Microsoft cuts Asterisk ties--What are the open source Skype alternatives? | Opensource.com
Microsoft cuts Asterisk ties--What are the open source Skype alternatives?
Microsoft has ended its deal to let the open source Asterisk PBX system work with Skype as of July 26, perhaps due to the launch of its own competing service.
When Microsoft paid $8.5 billion for Skype two weeks ago, they promised to hold it as a separate division and continue supporting non-Microsoft platforms, but users have been skeptical. It didn't take long for the tune to start to change. Maybe somebody should have asked for a pinky swear.
Where should an open source user turn instead? Earlier this week, the GNU Project announced GNU Free Call as an open source alternative, even calling Skype out by name in the project's mission:
Our goal is to make GNU Free Call ubiquitous in a manner and level of usability similar to Skype, that is, usable on all platforms, and directly by the general public for all manner of secure communication between known and anonymous parties, but without requiring a central service provider to register with, without using insecure source secret binary protocols that may have back-doors, and without having network control points of any kind that can be exploited or abused by external parties. By doing so as a self organizing meshed calling network, we further eliminate potential service control points such as through explicit routing peers even if networks are isolated in civil emergencies.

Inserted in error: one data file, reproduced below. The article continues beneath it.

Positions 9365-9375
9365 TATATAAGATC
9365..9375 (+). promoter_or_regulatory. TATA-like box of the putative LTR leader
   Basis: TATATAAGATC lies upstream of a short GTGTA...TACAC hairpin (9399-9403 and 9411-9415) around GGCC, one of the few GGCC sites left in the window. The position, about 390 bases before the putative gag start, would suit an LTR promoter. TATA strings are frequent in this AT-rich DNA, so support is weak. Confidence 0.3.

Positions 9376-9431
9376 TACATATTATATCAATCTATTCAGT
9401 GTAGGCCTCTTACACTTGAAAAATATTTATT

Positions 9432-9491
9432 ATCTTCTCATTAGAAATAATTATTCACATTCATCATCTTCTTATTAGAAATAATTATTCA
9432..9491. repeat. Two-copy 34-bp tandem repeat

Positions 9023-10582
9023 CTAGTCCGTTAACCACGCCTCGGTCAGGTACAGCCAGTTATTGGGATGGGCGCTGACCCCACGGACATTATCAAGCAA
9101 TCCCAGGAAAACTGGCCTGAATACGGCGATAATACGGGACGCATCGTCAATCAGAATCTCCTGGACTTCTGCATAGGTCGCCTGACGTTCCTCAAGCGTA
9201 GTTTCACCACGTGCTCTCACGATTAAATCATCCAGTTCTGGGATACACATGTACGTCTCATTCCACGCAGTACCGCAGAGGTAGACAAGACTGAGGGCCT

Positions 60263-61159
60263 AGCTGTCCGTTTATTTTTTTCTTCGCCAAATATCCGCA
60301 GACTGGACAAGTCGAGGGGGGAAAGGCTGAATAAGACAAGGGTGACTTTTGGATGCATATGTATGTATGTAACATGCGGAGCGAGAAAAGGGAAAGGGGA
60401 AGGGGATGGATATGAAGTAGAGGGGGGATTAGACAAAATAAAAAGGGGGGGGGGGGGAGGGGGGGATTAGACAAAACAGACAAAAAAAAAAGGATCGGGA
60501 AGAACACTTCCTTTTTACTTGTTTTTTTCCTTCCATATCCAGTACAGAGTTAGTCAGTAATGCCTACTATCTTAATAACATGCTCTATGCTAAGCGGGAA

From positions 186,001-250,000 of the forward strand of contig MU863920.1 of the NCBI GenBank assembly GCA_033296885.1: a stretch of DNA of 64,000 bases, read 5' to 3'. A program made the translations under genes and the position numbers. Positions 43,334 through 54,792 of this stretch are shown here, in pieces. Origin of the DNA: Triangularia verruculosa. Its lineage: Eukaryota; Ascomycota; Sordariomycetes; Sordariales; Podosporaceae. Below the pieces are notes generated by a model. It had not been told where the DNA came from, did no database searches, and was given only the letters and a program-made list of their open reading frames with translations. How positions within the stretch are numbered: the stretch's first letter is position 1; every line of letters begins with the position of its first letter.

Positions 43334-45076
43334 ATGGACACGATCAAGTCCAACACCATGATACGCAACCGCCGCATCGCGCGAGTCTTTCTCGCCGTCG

We do recognize this project has significant long term social and political implications. It also offers potentially essential utility in public service by enabling the continuation of emergency services without requiring existing communication infrastructure. There are many ordinary public service uses, such as the delivery of eHealth services, as well as medical, and legal communication, where it is essential to treat all with equal human dignity by maintaining privacy regardless of race, religion, or political affiliation. Equally important is the continuation of emergency medical services even when existing infrastructure is no longer available or has been deliberately disabled.
But GNU Free Call is the future, not something you can use today. And even though Skype was never exactly open source itself, more and more open source fans seem to be looking for ready alternatives that aren't under the Microsoft umbrella.
These are the suggestions I've seen come up on various message boards and blog posts. I haven't heard of any yet that are as user-friendly and ready-to-go as Skype. But I also don't have any experience with any of these, so I'd be interested to hear your opinions on any of the following or others that you like.